Fermented red cabbage
Some years ago I heard a wonderful interview with Sandor Katz, the fermentation guru from the USA, on BBC Radio 3's Food Programme. I couldn't quite believe my ears: fermentation was really that easy? I decided to give it a go!
How does it work? It's magic. Well, kind of. Anaerobic fermentation (fermentation by microbes on the cabbage's surface that takes place in the absence of air) produces lactic acid (which the microbes love...and predatory bacteria and fungi hate).
Why bother to ferment things? Those little microbes are excellent for your gut/biome health. It's also an excellent way of preserving things you don't eat a lot of (I'm hard pressed to finish even a small red cabbage on my own).
Why red cabbage? Red cabbage is an "indicator" like litmus paper, turning bluer in an alkaline environment, and pinker in an acid one. As such, it is a great vegetable for a beginner to start off with as it gives you visual proof of what is happening.
What does it taste like? Like tangy cabbage, and delicious, sometimes faintly nutty.
What is the texture like? This very much depends on if you chop the cabbage small and how you rub in the sea salt. Rubbing it in vigorously, and crushing the cabbage with your palms (as I did this time) produces a far softer product (which I prefer) than if you gently massage it in with your fingertips. Doing that will produce a result with more of a bite...which is not necessarily better, as it can on occasion feel squeaky or slimy.
What does it smell like? At the start it will smell exactly as you would expect it to: strongly of sliced, bruised cabbage. By day 4 or 5, that smell will have transformed into something quite pleasant, as will have the taste.
Do I have to use sea salt? Yes, though kosher salt also works. You can't use table salt for this recipe. Table salt can contain dreadful additives such as potassium ferrocyanide, which are no good for anyone or anything except poisoning people. Do yourself a favour and make a resolution to rid yourself of table salt for ever! I use Saxa Coarse Sea Salt, which I grind myself, at nearly a third of the price of Maldon.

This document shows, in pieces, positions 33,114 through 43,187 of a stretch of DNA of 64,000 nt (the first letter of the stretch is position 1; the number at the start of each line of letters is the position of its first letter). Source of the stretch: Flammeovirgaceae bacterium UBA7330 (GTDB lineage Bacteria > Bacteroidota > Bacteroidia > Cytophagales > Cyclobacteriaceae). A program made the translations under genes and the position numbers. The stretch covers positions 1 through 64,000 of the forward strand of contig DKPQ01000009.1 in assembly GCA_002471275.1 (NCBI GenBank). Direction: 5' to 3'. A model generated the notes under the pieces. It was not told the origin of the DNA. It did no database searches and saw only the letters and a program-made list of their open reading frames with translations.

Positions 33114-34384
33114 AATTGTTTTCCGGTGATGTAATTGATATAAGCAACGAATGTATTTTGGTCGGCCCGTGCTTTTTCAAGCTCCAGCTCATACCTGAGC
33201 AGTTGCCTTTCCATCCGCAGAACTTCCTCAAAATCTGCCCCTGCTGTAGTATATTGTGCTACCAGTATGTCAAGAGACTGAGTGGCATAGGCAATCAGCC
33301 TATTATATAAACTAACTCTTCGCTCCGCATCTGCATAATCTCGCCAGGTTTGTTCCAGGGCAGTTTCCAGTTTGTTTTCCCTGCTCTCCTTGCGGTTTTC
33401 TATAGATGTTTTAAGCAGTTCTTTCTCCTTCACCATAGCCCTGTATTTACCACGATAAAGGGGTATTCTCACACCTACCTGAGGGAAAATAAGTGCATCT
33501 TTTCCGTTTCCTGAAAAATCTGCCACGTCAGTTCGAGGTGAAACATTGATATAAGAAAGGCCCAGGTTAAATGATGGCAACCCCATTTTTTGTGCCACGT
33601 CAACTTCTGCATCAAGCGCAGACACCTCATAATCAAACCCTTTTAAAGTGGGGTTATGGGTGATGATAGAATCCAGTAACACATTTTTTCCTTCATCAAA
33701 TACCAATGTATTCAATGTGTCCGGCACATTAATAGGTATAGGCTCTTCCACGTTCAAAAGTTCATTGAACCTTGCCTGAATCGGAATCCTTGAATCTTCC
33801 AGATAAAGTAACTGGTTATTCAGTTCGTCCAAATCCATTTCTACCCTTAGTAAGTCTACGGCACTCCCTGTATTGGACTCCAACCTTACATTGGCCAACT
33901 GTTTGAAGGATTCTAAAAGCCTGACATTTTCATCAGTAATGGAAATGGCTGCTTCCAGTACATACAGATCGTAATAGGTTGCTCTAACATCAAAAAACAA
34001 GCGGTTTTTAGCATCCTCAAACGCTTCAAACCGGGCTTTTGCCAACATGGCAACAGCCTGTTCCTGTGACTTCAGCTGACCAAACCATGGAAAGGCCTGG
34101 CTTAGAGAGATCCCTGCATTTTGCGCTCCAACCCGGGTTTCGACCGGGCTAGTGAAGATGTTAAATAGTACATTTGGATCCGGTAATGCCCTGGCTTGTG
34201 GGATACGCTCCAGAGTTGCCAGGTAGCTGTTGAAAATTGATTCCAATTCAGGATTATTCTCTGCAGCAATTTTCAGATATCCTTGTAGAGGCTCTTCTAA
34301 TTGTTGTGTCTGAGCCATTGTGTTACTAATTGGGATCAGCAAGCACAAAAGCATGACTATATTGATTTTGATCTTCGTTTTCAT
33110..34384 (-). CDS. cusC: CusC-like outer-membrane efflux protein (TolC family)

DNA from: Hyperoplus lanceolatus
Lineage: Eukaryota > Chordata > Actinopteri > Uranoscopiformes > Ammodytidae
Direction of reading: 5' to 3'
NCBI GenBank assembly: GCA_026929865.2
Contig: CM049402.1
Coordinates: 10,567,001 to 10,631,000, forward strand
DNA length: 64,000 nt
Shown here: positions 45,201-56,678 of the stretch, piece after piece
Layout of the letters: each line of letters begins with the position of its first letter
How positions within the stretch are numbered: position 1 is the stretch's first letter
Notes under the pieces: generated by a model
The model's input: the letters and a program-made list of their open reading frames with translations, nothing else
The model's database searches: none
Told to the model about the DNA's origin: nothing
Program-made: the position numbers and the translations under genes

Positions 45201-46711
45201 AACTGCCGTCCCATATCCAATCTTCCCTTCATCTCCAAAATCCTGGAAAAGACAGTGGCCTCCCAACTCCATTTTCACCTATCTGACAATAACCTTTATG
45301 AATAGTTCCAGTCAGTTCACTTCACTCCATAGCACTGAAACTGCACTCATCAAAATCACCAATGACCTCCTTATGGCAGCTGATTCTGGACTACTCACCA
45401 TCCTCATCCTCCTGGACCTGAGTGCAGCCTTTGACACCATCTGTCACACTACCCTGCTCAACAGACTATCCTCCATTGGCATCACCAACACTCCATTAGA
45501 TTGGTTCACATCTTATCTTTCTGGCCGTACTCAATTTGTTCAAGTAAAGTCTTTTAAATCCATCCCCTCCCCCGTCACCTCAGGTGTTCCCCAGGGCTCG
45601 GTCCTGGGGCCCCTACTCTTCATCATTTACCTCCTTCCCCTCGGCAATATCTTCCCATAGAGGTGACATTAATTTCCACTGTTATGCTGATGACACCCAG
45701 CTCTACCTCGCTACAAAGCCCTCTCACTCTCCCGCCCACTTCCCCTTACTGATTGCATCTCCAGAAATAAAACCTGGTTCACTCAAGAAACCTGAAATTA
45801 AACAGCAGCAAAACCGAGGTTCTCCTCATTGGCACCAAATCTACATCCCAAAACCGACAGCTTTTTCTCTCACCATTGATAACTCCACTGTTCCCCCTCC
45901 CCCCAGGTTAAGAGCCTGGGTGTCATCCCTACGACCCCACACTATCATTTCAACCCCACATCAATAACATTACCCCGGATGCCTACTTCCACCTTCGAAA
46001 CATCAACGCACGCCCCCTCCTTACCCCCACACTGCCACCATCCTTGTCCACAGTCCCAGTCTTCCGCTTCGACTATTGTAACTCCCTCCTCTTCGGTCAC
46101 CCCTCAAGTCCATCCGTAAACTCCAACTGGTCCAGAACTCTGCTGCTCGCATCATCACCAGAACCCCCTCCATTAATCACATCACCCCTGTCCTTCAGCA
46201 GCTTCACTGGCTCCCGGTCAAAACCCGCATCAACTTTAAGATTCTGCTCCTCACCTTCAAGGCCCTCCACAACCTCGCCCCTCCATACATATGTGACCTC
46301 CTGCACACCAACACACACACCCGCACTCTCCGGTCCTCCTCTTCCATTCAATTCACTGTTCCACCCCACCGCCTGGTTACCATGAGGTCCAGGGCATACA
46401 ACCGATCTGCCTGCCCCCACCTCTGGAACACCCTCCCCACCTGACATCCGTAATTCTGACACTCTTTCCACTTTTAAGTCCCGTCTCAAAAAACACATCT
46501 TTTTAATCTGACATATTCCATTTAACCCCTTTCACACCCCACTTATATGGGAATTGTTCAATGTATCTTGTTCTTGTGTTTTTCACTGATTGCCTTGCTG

How long do I leave it to ferment? I'd recommend 5 days at least; maybe up to 7...and, if you like things really sour, up to 14. The great thing is, you can (and should) taste a bit each day, and decide for yourself when it is ready. Simply store it in the fridge to halt the fermentation process.
What would I use it for? A bit of fermented red cabbage makes a great side dish/condiment for a tuna pasta salad - or pop it inside a hummus- or falafel-stuffed pita (along with a bit of my cucumber salad). You may have noticed some at the back of my plate in last week's hummus recipe.
How long will it keep for? Up to four months in the fridge. Occasionally a harmless white mould may form on the surface; simply skim it off the top layer with a clean spoon.
The cabbage I'm using here weighed just over 600g. It will make two-thirds of a 1450ml tub, of the sort you see in the photos.
a small red cabbage
1 1/2 teaspoons sea salt per 300g of cabbage
Choose your red cabbage. For practicality's sake, you'll want one that weighs less than 750g.
Chop it up finely. I used the slicing blade on my food processor. You could also grate it. Place in a large bowl, sprinkle the salt over, and start working it in by crushing it in your palms (for a softer result). After a few minutes, you can see how much liquid it generates. The more, the better!
Push the cabbage into the liquid and leave it for an hour or so to draw off even more liquid. Now transfer it to a sealable plastic container, and add enough water to cover it by a quarter of an inch, and again push the cabbage down so it is submersed. Pop on the lid, and leave it to ferment at room temperature.
Each morning and evening, unseal the tub and push the cabbage down with the back of a clean spoon or fork. You may need to top up the water a little if it looks like it needs it. Taste it daily to see what is happening to it. By the third day, you will notice the cabbage and brine in decidedly pinker, the smell is improving, and a pleasant sourness is beginning to creep in! When you feel it is ready, transfer your tub to the fridge. Now that it's fermented, it no longer needs the daily pressing. Magic!
Any questions? You can use the comments form at the bottom of the page.
Did you know?
You'll find recipes at the back of all the books in the Send for Octavius Guy series: